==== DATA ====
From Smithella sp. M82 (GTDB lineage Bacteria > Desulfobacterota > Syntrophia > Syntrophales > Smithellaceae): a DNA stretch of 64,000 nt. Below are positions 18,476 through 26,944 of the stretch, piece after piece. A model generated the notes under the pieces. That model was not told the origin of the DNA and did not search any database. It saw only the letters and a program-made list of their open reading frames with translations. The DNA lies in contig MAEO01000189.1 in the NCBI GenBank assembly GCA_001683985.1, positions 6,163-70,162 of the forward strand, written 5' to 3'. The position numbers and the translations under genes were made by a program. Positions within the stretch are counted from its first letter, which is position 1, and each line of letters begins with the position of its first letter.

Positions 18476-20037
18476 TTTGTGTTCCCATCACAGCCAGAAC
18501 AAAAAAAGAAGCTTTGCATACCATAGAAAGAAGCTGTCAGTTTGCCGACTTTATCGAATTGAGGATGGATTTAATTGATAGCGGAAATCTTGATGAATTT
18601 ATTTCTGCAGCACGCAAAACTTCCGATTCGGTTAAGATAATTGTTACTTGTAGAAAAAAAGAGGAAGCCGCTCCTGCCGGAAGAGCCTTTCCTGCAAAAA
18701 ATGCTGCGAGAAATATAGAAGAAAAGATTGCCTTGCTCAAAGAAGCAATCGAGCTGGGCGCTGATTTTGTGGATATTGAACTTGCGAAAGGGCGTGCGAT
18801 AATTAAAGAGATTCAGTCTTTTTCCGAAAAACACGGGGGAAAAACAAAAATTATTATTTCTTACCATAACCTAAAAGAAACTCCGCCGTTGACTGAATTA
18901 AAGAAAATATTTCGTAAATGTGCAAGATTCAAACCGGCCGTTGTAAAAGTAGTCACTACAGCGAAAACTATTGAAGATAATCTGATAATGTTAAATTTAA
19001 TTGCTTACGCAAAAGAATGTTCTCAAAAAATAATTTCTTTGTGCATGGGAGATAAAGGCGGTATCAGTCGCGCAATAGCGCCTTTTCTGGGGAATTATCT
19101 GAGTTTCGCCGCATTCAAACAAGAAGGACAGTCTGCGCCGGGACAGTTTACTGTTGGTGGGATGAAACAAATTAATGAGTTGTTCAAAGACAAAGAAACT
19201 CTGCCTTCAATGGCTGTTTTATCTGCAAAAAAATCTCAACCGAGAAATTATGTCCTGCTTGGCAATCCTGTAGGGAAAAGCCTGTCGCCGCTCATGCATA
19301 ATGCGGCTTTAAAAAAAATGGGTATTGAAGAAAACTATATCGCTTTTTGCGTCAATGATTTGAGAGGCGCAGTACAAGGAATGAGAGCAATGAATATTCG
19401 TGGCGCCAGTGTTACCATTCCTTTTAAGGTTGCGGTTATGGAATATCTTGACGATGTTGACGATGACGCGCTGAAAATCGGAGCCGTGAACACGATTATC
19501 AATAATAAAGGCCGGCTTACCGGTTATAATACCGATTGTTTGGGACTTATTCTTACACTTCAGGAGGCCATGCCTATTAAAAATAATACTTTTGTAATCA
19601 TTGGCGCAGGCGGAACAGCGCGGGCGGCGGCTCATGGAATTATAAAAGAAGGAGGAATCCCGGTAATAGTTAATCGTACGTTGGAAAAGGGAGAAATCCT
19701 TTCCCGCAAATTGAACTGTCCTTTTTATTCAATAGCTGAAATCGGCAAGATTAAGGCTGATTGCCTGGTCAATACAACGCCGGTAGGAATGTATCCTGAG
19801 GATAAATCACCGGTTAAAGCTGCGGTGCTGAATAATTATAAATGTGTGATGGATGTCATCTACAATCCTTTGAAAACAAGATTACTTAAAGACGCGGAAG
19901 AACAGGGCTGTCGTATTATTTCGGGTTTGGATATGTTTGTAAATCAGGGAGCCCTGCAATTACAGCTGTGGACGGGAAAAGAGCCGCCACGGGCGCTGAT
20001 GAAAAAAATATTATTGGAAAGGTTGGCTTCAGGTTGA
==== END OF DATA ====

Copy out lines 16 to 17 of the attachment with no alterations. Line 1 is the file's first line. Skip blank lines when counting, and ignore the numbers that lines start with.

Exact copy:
19701 TTCCCGCAAATTGAACTGTCCTTTTTATTCAATAGCTGAAATCGGCAAGATTAAGGCTGATTGCCTGGTCAATACAACGCCGGTAGGAATGTATCCTGAG
19801 GATAAATCACCGGTTAAAGCTGCGGTGCTGAATAATTATAAATGTGTGATGGATGTCATCTACAATCCTTTGAAAACAAGATTACTTAAAGACGCGGAAG